Oliver Maksan, ACN International
Adapted by AB Griffin, ACN Canada
The American threats to attack Syria have led temporarily to a rise in the numbers of refugees in Lebanon, as the President of the Lebanese organisation Caritas, Monsignore Simon Faddoul, explained to the international Catholic pastoral charity “Aid to the Church in Need”. He said on Friday: “Now that the military strike has not materialized after all, the number of refugees has returned to its original level.”
The Lebanese government, Faddoul continued, estimated the number of Syrians in Lebanon as about 1.4 million. Of these, 1.1 million were refugees, and the rest had already been in the country when hostilities broke out. “If it comes to the decisive battle for Damascus there will be a refugee disaster,” is Faddoul’s great concern.
The large number of refugees in Lebanon were already having a destabilizing effect in the country. “The latest report of the World Bank showed what a disastrous effect the Syrian war was having on Lebanese society, security and economy,” the Caritas head stressed. According to the most recent estimates by the World Bank, the loss suffered by the Lebanese economy due to the conflict will amount to 7.5 billion US dollars by the end of the coming year. On top of this, Faddoul lamented, there were the social and security problems. “In this respect the future is a somber one.”
This priest of the Maronite Church stressed, however, that the number of those refugees who refused to register with the United Nations had fallen “considerably”. “Many have recognized that registration is the only way to obtain medical aid. Whereas previously 40 per cent failed to register, the figure is now 20 per cent”, according to Faddoul.
Women and children forced to beg or into prostitution
His organisation had to date been caring for about 125,000 refugees in the whole country with the support of “Aid to the Church in Need”. About 10,000 of these were Christians and the remainder Muslims. Faddoul was worried about the approach of winter. “We need everything: blankets, heating oil, clothing, food, hygiene articles, financial assistance for housing and so on. Our resources are never enough. But we are doing our best with what we can get.”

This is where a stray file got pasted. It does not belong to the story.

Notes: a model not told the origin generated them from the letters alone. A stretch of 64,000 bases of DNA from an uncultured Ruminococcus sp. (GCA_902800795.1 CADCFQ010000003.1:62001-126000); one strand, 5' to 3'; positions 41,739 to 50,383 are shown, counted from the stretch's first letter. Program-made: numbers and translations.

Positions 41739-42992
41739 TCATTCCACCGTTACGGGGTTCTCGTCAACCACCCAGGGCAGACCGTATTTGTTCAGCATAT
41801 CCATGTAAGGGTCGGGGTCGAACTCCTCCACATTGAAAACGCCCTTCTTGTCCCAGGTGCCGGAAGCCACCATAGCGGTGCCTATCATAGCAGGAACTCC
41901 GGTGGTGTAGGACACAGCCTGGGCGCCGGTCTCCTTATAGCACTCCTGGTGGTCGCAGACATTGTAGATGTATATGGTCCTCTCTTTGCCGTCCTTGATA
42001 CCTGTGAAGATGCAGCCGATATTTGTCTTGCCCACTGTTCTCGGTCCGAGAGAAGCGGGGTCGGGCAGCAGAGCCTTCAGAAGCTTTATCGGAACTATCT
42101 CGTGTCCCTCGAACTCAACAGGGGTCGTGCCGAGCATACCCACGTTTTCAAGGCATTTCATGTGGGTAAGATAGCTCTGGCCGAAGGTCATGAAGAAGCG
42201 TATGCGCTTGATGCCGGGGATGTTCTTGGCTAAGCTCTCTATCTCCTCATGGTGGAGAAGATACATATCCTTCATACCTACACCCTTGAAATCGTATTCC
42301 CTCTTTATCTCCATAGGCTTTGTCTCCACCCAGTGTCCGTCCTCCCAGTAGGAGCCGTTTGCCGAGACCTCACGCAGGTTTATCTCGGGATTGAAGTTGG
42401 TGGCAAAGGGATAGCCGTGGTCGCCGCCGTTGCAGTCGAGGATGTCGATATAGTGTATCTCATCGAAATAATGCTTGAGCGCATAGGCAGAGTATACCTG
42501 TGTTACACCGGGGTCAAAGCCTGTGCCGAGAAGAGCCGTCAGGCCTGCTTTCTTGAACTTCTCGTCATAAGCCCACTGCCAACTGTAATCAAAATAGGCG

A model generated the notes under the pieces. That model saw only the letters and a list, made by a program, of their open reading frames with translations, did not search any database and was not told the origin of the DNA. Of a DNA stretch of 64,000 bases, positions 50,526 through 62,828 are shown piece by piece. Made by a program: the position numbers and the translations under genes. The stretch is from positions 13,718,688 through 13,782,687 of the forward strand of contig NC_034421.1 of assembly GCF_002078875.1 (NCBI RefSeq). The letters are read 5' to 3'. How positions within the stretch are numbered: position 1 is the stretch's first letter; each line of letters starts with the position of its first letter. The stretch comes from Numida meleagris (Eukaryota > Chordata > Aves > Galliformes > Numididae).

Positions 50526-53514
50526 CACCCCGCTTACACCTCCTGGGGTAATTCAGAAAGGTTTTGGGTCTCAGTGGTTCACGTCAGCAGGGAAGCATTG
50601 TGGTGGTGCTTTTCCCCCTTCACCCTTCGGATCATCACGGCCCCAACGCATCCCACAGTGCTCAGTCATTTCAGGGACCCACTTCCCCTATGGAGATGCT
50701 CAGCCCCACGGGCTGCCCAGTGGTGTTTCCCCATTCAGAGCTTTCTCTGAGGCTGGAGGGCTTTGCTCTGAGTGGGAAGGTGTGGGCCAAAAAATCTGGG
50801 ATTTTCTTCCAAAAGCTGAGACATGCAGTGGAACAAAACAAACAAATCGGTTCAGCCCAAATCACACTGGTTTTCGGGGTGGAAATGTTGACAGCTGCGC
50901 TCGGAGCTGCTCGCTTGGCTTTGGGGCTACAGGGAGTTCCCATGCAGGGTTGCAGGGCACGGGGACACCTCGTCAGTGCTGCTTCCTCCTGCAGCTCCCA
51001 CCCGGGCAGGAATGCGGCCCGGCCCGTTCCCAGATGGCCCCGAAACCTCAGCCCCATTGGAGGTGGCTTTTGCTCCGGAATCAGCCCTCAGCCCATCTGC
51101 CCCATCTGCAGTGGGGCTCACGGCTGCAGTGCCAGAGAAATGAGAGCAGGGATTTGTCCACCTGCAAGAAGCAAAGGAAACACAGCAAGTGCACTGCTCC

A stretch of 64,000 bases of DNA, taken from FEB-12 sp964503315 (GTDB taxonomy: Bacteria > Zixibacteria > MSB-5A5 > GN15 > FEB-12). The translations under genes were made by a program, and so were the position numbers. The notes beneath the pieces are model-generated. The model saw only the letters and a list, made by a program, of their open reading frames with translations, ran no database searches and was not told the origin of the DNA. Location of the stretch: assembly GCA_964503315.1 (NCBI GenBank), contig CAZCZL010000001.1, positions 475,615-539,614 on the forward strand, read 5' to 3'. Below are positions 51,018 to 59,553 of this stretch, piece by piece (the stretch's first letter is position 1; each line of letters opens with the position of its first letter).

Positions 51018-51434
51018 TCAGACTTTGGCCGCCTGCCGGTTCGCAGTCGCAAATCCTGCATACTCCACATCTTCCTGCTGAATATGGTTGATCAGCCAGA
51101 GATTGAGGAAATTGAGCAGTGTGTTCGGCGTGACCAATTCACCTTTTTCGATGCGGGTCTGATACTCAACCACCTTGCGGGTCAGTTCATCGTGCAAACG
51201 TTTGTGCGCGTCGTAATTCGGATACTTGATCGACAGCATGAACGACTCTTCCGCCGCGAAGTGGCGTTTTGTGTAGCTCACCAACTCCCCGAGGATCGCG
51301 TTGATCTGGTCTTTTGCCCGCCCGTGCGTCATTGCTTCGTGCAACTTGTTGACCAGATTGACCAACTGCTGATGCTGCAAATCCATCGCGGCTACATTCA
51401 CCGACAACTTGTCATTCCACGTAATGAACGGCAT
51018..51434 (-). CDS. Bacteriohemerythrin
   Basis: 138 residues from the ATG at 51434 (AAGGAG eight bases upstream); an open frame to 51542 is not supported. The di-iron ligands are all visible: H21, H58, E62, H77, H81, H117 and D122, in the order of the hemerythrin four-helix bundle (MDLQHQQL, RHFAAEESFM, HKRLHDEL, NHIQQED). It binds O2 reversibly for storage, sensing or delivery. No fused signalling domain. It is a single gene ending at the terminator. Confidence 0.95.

Sister Georgette Tannoury from the Community of the Good Shepherd (Bon Pasteur) also expressed her concern to “Aid to the Church in Need” in view of the destabilising effects of the Syrian conflict. She heads a walk-in clinic for refugees in the Lebanese capital of Beirut. The clinic looks after more than 150 Syrians daily, mostly women and children. “Aid to the Church in Need” supports her humanitarian work.
“The number of Syrians is very large,” according to Sister Georgette. “Children fill the streets and run between the cars begging. We’ve never experienced so many robberies and other crimes in the country as in the present year. The result is increasing frustration in Lebanon in the face of the many refugees. One lady reported to me that she was afraid of sending her daughter out onto the street to do the shopping.”
Unlike in Jordan, for example, Lebanon has no reception camps and so the refugees are spread throughout the country. “They often live in garages. Families who lived in large houses in Syria suddenly find themselves in a room with 15 other people. Their children reject this and prefer to live on the streets.”
The hardship, according to Sister Georgette, often forces people to take desperate measures. “One woman told me that her husband had forced her into prostitution to feed the family. Another father had sold his 13-year-old daughter to a 60-year-old man to get money. I hear stories like these all day long. May God take pity on his people. I thank “Aid to the Church in Need” for their support. We will continue to help the poorest of the poor.”